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Using flags

So far we have covered arguments, which are positional - i.e., the order of the arguments matters and they are parsed in the given order. But, what if we want to have a boolean argument that can appear anywhere after the command invocation? That's where flags come in.

Flags are likely familiar to people who have used UNIX-style command-line programs and are formatted as --flag in much the same way. For example, you'd use node --version to get the version of your NodeJS installation.

With Sapphire you can use flags in two ways: declarative and imperative.

tip

Flags are always boolean values

caution

If a flag is read via args.getFlags('<flagName>') but it is not provided by the user, it will default to false as it is not set.

Imperative Flags

Imperative flags are flags you specify in the command options, and using them means Sapphire will only parse the specified flags. We recommend this method because it can avoid unexpected situations where something, for example in args.rest('string'), is parsed as a flag mistakenly. An example of where this could go wrong is adding flags to an announcement command - the user will struggle if they attempt to use the flag as part of the announcement text because Sapphire will parse it as a flag instead of string content.

To add imperative flags to your command you specify them in your command's options, like so:

const { Command } = require('@sapphire/framework');

module.exports = class FlagsCommand extends Command {
constructor(context) {
super(context, {
flags: ['version', 'v']
});
}

async messageRun(message, args) {}
};
info

We only parse the specified flags when using imperative flags. If the user provides --anything --else --like --this, it'll be parsed as textual data rather than flags with this code, because we told Sapphire the only valid flags are --version and --v.

Next, to check the flags that were set we use args.getFlags('<flagName>')

const { Command } = require('@sapphire/framework');

module.exports = class FlagsCommand extends Command {
constructor(context) {
super(context, {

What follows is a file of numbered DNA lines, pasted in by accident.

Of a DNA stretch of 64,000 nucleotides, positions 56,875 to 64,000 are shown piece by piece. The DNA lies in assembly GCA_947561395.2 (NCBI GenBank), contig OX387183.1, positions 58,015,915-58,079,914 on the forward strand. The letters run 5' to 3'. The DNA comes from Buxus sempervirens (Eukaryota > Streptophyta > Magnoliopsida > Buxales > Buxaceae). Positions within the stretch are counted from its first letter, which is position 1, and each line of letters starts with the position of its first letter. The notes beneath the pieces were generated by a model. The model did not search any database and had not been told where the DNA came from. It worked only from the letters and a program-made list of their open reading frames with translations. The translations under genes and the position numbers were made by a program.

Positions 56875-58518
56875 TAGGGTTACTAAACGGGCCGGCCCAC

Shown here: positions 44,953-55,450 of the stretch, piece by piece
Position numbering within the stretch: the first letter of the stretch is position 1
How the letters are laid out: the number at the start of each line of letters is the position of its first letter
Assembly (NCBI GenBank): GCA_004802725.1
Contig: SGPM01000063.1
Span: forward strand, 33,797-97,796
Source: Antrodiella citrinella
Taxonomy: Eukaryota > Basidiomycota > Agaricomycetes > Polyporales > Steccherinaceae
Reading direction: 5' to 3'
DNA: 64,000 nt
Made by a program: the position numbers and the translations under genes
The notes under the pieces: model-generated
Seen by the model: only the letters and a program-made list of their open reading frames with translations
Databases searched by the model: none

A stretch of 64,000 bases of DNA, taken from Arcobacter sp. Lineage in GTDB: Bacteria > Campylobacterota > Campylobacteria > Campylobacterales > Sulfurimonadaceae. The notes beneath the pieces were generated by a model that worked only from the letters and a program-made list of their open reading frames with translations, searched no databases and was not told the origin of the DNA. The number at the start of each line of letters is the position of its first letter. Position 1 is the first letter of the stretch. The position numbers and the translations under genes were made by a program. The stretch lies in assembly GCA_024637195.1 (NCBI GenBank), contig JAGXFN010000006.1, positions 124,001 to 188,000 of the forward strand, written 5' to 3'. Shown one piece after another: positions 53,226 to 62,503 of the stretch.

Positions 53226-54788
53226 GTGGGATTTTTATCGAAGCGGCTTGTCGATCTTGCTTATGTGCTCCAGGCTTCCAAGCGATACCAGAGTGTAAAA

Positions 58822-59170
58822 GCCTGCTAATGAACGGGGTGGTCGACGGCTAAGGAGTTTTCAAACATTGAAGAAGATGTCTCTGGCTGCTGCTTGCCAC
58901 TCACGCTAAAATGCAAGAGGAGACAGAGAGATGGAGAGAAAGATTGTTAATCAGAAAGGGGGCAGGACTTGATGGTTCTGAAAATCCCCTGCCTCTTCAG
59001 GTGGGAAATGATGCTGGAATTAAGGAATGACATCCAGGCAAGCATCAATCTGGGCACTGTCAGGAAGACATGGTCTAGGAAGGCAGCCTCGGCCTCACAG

flags: ['version', 'v']
});
}

async messageRun(message, args) {
const firstArgument = await args.pick('string');
const isRequestingVersion = args.getFlags('version', 'v');
const secondArgument = await args.pick('string');
// ...
}
};
info

Unlike methods like [args.pick('<argumentName>')][pick] and args.rest, args.getFlags('<flagName>') isn't asynchronous, so it doesn't need to be awaited - it returns a regular boolean, rather than a promise.

Declarative Flags

If you use declarative flags, Sapphire will treat everything starting with 2 consecutive hyphens as a flag without validating against command options, meaning that --these --will --all --be --flags. This can lead to unexpected situations, especially when using args.rest('string'); however, it enables dynamic flag setting and it's easier for you as a developer because you don't need to keep track of all the valid flags.

The process of configuring declarative flags is similar to imperative flags, but instead of providing an array of flags, you just set flags to true, like so:

const { Command } = require('@sapphire/framework');

module.exports = class FlagsCommand extends Command {
constructor(context) {
super(context, {
flags: true
});
}

async messageRun(message, args) {
const firstArgument = await args.pick('string');
const isRequestingVersion = args.getFlags('version', 'v');
const secondArgument = await args.pick('string');
// ...
}
};